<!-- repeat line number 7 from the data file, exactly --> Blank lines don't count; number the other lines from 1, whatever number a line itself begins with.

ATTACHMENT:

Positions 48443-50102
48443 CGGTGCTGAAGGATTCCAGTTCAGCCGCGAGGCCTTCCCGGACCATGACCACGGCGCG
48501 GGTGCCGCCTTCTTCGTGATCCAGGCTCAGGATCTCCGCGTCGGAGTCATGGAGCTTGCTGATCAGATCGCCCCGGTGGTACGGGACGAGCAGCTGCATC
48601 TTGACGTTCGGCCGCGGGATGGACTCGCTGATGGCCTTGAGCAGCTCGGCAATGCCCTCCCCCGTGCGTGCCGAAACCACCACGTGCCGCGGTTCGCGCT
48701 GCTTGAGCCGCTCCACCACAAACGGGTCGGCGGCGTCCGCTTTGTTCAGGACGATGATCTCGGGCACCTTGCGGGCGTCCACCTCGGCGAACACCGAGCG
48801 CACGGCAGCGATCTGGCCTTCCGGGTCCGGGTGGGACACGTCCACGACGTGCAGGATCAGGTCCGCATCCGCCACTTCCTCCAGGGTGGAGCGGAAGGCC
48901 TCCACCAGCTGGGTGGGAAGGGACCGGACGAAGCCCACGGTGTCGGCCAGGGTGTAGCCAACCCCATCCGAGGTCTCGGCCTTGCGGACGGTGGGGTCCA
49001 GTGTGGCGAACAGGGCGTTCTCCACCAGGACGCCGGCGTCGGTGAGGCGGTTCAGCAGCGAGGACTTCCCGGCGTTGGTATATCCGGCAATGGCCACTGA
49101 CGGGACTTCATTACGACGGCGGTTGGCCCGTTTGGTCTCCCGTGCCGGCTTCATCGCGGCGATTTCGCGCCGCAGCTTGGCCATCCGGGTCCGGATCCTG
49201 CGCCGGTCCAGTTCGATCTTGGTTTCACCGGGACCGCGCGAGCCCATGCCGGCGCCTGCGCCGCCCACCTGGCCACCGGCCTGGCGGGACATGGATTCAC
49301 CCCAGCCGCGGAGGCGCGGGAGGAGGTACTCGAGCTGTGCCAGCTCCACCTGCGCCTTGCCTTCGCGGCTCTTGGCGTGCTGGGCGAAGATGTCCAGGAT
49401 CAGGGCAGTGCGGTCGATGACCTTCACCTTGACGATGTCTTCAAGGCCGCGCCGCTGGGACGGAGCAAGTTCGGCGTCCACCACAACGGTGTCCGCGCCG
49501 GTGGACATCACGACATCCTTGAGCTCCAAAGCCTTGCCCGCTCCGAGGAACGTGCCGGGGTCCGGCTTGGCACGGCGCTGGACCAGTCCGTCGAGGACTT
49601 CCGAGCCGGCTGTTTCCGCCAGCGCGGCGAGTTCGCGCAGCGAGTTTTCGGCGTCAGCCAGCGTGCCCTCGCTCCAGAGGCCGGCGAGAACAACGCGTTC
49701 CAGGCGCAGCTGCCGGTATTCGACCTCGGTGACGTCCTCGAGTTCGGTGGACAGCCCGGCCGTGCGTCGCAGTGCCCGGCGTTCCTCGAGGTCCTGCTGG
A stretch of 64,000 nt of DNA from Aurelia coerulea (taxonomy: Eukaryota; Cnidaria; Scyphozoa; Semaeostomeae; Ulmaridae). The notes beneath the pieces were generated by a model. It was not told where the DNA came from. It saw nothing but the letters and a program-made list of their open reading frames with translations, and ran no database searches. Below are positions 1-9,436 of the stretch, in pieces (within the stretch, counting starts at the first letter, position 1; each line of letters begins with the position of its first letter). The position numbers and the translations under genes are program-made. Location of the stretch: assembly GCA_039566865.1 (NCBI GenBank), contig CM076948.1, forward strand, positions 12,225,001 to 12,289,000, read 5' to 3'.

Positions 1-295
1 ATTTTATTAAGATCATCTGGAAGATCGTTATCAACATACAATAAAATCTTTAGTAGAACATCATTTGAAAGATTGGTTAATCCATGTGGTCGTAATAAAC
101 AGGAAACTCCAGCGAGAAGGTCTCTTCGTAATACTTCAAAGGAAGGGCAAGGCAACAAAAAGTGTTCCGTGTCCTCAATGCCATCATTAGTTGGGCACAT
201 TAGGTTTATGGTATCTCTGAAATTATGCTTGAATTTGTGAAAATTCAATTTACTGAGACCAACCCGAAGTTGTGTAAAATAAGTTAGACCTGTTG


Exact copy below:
48901 TCCACCAGCTGGGTGGGAAGGGACCGGACGAAGCCCACGGTGTCGGCCAGGGTGTAGCCAACCCCATCCGAGGTCTCGGCCTTGCGGACGGTGGGGTCCA